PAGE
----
NTS responds strongly to co-morbidities and risk factors such as HIV, malnutrition, malaria infection, and anemia, as well as rural settings and age3,5. It would therefore be interesting to consider how addressing these co-morbidites and risk factors (i.e. treating malaria, antiretrovirals for HIV, improved nutrition) would change NTS dynamics. We only considered NTS in this study, but propose to extend this approach to include multiple circulating pathogens, including bacteria, viruses, and macro-parasites, that cause similar symptoms, to examine how a combination of empirical and diagnostic decision making could best be deployed in high-disease-burden areas in future studies. In Kenya, the most common diarrheal infections are caused by NTS, Rotaviruses, Salmonella Typhi, and E. coli16. There is currently no vaccine for NTS, but there has been research in this area, making including vaccination a possible extension to our model45. To further develop this model, we would like to explicitly quantify the cost in antibiotic resistance in some manner other than that represented by the cost of improper treatment. A potential way to do this would be to track the variability of percent of resistant cases across scenarios. There is also potential for the methods used here to be generalized and applied to other antibiotic-resistant bacteria case studies.

In the interest of clarity along with sparsity of relevant data, we made several assumptions in our model that may need to be relaxed or re-evaluated for a more accurate assessment for particular geography, populations, diagnostics, and available antimicrobials. We assumed that upon recovery, all at-risk patients returned to a fully susceptible state. In fact, there may be a period of immunity, which is supported by the fact that most healthy adults from endemic regions develop immunity from Salmonellosis. This assumption may result in model outbreaks moving faster than is observed in the field. However, in total numbers, our model output is comparable to an outbreak in Malawi6. We assumed everyone who was infected sought treatment. Since the actual rate of seeking treatment is confounded by several factors, including distance from health provider, access to health care, economic status, acquiring treatment from traditional healers or from non-licensed pharmaceutical vendors, among other, this assumption will need re-visiting based on more focused data from different populations. We began our simulations with equal numbers of drug-susceptible and drug-resistant infections and with a significant number of initial infections which may or may not be likely under normal conditions. This assumption also avoids the initial, highly stochastic, invasion of a strain. We assumed that, absent antibiotics, the resistant and sensitive strains are equally fit. Fitness of antimicrobial resistant strains is an evolving field of study, and current research suggests that while many pathogens acquire resistance to antimicrobials at a fitness cost, the human-adaptation and evolution of some strains may overcome these limitations46,47. Finally, different culture, PCR, and antibody diagnostics have pros and cons that were not fully addressed in this study nor explicitly included in the parameter values. Some diagnostics can only detect certain strains, so must be targeted for the region considered, while others are more general and more likely to detect and emerging strain. Most likely, a combination of diagnostic methods that provide different information would be prudent in the field.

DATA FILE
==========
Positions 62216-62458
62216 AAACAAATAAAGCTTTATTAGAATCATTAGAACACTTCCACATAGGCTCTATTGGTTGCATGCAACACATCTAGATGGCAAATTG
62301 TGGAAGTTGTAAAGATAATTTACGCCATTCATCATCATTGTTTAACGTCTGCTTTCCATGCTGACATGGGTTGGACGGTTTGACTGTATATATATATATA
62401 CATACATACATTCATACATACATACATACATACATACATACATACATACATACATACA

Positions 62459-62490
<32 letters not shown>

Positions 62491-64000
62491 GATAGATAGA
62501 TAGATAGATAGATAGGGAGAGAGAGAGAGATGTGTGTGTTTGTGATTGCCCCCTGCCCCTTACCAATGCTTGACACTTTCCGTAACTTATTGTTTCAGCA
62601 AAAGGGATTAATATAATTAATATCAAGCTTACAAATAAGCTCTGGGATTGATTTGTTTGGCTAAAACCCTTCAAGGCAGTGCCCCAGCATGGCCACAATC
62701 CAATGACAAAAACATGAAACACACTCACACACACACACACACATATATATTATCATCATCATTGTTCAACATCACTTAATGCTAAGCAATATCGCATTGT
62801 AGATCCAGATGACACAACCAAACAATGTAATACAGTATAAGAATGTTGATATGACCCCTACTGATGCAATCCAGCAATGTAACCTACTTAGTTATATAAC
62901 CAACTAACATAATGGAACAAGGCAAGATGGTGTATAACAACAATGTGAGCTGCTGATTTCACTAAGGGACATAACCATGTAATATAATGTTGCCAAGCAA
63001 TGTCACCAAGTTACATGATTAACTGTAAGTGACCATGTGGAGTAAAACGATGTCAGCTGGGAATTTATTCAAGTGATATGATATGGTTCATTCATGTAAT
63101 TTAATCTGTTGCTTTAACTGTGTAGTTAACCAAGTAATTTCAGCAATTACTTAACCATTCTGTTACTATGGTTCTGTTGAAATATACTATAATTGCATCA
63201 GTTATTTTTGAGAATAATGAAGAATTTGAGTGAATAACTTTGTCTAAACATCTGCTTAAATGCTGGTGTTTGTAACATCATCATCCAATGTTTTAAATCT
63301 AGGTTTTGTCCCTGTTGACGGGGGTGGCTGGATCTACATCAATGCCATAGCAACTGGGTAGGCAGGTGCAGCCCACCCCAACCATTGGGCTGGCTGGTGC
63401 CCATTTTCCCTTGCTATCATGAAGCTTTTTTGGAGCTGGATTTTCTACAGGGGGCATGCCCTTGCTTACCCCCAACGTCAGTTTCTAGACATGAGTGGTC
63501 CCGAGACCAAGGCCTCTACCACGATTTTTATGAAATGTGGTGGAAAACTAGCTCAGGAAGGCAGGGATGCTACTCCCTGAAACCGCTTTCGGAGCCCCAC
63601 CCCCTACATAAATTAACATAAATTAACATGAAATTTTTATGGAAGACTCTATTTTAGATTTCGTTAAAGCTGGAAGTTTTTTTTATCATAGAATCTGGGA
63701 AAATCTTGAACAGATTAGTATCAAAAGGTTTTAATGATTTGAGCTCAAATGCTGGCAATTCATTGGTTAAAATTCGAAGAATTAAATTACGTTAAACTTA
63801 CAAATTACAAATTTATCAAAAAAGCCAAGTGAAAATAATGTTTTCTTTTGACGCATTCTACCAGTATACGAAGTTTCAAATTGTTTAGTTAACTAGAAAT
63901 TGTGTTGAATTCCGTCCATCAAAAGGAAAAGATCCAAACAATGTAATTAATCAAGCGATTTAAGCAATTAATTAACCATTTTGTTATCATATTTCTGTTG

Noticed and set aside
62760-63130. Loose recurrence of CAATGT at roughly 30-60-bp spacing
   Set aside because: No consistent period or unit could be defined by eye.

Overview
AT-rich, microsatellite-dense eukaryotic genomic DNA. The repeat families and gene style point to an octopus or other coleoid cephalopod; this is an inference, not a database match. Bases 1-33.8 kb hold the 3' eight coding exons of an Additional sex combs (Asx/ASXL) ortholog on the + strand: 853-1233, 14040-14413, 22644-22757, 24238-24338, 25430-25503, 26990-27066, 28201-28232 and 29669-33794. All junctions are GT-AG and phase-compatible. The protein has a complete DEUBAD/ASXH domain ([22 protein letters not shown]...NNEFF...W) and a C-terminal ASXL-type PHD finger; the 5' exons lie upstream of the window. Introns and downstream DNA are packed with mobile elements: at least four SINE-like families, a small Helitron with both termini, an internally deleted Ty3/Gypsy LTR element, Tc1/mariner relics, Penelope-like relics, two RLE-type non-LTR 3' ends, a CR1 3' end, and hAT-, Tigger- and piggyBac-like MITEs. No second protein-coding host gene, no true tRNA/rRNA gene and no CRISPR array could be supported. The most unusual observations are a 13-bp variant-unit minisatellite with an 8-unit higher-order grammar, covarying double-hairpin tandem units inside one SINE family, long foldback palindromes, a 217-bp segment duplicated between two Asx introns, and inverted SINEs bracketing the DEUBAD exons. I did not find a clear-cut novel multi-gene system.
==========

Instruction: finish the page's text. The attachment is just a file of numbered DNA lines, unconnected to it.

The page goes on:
Despite these many assumptions, the core question of whether deployment of a diagnostic can improve patient outcomes and mitigate the spread of antibiotic resistance is effectively answered by our work. This is true because the assumptions impact each scenario equally. Each of these assumptions can be re-visited and investigated using our modeling approach to obtain more granularity on deployment of diagnostics in a chosen population. In conclusion, our analysis gives tantalizing evidence that POC diagnostic deployment coupled with improved treatment not only greatly reduces number of deaths and disease, but significantly mitigates overall costs associated with NTS. Our model shows that even imperfect diagnostics (e.g. under 95% specificity and sensitivity) are much better than none at all for the individual, and the community, and suggest that it is critical that the time to result and proper treatment should be minimized to improve outcomes. Diagnostics have the potential to provide important situational awareness for local, state, country and even global public health decision makers. Since no gold-standard diagnostics for NTS currently exist10,48, we hope this research will motivate more investment in understanding NTS dynamics and developing point of care diagnostic capabilities.


Description of the model